The Invention of Helen Gurley Brown and the Rise of the Modern Single Woman
New Books in American StudiesNew Books in Arts & LettersNew Books in BiographyNew Books in Gender StudiesNew Books in HistoryNew Books in Peoples & PlacesNew Books in Politics & SocietyNew Books in Popular CultureNew Books Network May 20, 2016 Oline Eaton
“Women’s history, if they had any, consisted in their being beautiful enough to become events in male lives,” the feminist academic Carolyn R. Heilbrun noted in a series of 1997 lectures, suggesting the need for new narratives and new ways of writing women’s lives.
Brooke Hauser‘s Enter Helen: The Invention of Helen Gurley Brown and the Rise of the Modern Single Woman is an exciting new entry into group of books that have emerged in the last few years to offer provocative and innovative biographical readings of women’s lives (Kate Bolick’s Spinster, for example). In Enter Helen, Hauser contextualizes Helen Gurley Brown’s experience, demonstrating how the times in which she lived affected her and she, in turn, affected them.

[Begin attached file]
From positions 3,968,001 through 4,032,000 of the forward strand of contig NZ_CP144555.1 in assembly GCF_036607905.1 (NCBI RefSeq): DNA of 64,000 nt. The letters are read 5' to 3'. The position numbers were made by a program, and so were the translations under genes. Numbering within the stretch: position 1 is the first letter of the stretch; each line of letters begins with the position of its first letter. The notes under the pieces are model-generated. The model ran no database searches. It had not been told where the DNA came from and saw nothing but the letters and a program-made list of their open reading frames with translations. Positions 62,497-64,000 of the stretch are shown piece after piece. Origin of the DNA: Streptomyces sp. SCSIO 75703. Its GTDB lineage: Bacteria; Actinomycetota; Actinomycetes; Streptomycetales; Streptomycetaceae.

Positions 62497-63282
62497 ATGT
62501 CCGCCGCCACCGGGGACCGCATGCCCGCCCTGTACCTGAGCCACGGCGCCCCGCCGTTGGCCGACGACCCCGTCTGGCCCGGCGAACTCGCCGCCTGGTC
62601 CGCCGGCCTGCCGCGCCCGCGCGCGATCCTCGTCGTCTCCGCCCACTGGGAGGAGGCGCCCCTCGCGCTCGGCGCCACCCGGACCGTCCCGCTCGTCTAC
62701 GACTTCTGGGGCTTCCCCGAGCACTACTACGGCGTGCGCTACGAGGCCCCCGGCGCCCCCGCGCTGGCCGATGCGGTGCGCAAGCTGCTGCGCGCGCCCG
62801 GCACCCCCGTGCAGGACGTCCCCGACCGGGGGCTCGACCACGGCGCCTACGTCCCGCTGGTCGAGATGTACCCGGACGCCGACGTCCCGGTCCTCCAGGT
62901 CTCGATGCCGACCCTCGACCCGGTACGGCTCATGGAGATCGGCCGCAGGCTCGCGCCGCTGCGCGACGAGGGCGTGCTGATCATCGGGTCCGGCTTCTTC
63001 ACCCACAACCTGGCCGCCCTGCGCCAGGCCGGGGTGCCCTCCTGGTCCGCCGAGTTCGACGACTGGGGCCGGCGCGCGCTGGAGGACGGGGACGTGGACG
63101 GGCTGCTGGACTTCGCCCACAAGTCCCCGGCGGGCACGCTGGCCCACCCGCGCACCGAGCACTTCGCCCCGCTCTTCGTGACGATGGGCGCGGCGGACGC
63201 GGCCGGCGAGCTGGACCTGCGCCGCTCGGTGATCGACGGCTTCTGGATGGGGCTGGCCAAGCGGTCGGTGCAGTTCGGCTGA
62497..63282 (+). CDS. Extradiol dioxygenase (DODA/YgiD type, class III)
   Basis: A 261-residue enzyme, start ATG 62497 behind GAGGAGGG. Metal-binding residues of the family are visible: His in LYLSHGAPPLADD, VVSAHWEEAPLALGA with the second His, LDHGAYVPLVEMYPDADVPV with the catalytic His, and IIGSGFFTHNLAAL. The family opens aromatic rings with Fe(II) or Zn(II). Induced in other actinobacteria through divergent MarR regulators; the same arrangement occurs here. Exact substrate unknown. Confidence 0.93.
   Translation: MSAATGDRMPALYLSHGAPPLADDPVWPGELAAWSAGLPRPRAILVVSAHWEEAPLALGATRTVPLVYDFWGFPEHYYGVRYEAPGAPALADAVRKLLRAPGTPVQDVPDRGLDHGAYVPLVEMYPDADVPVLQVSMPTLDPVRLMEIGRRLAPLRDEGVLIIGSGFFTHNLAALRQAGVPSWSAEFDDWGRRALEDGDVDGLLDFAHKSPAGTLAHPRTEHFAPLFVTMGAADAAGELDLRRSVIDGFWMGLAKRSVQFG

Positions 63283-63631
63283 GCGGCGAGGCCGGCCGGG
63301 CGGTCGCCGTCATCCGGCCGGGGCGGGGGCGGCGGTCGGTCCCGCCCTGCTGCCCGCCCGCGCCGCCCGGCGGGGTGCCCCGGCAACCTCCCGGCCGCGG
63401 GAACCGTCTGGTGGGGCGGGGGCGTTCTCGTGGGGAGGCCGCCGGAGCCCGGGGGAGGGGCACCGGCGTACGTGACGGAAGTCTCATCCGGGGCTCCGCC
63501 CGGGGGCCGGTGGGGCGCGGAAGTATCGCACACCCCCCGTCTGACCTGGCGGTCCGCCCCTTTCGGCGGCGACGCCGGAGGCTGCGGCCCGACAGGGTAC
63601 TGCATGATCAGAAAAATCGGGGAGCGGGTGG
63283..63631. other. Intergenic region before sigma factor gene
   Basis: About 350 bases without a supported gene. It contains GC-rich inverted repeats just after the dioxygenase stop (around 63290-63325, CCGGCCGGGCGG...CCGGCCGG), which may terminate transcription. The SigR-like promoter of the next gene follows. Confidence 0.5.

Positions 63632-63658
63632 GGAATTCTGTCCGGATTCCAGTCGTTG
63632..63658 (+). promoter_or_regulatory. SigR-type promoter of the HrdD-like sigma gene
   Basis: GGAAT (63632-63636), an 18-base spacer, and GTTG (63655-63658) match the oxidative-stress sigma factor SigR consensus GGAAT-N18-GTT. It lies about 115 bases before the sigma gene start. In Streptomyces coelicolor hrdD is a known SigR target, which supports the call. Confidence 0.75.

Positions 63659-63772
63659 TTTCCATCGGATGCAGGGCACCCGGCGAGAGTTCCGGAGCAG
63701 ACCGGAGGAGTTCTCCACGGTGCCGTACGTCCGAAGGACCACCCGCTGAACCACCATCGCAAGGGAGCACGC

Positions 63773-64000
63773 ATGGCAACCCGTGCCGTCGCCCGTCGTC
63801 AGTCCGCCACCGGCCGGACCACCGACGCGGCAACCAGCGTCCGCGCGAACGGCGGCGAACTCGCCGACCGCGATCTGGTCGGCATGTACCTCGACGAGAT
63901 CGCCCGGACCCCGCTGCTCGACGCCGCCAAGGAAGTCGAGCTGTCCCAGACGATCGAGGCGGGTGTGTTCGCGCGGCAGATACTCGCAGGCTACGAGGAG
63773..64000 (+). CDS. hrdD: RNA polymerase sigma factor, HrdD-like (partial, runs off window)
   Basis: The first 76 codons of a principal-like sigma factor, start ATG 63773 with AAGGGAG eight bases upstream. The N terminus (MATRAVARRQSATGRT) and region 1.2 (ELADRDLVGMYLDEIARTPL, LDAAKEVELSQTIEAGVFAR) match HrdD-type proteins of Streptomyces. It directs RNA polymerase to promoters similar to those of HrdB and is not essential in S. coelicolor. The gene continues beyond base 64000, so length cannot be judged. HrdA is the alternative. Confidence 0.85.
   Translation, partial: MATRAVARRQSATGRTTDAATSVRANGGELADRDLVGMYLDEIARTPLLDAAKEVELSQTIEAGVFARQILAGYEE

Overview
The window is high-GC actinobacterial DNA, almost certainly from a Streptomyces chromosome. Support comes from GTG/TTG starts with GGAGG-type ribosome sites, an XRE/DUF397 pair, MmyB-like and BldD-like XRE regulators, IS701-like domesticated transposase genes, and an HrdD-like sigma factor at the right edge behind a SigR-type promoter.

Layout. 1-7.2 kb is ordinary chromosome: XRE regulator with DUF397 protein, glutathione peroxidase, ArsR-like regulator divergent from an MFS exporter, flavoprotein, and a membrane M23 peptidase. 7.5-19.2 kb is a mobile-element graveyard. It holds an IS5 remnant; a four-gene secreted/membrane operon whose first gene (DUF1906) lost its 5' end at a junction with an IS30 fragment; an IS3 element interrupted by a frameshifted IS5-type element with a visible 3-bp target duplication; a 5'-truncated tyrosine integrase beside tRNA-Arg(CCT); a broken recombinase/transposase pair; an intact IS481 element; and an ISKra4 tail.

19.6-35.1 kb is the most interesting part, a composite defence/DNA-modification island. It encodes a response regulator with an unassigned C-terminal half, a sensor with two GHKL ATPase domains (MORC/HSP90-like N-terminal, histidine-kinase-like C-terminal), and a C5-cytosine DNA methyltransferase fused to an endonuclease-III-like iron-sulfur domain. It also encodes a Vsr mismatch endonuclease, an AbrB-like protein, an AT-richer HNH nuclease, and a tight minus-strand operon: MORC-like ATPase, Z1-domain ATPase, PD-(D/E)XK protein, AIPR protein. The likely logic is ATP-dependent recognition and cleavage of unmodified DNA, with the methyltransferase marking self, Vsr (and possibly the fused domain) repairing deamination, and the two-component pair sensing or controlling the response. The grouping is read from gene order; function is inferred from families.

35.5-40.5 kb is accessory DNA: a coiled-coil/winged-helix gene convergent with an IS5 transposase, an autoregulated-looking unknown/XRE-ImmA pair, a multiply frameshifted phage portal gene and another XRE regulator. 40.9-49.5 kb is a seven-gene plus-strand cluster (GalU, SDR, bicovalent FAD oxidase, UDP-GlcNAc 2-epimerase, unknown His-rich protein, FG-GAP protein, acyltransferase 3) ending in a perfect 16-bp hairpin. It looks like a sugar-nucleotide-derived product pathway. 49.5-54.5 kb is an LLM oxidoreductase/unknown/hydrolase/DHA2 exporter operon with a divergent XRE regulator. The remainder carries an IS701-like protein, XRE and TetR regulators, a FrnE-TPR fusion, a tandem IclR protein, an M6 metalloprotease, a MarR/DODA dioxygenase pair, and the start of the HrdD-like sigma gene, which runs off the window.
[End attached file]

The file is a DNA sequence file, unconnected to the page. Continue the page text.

In many ways a misfit, Gurley Brown’s approach made many in the women’s movement uneasy. Rather than arguing for the overthrow of the patriarchy, she advocated that women use everything at their disposal to make it in a man’s world. Advice that might ring a little retro, it was nonetheless well intentioned. And, in a long career devoted to the advancement of women, Gurley Brown worked tirelessly to make visible narratives that might otherwise have remained unavailable to her readers.
She did not think she was beautiful and her life was far more than an event in the life of a man. It was the main event, and it’s a life whose impact continues to be felt to this day- particularly in the magazine and advertising industries but also in the lives of single women discovering and re-discovering her classic book.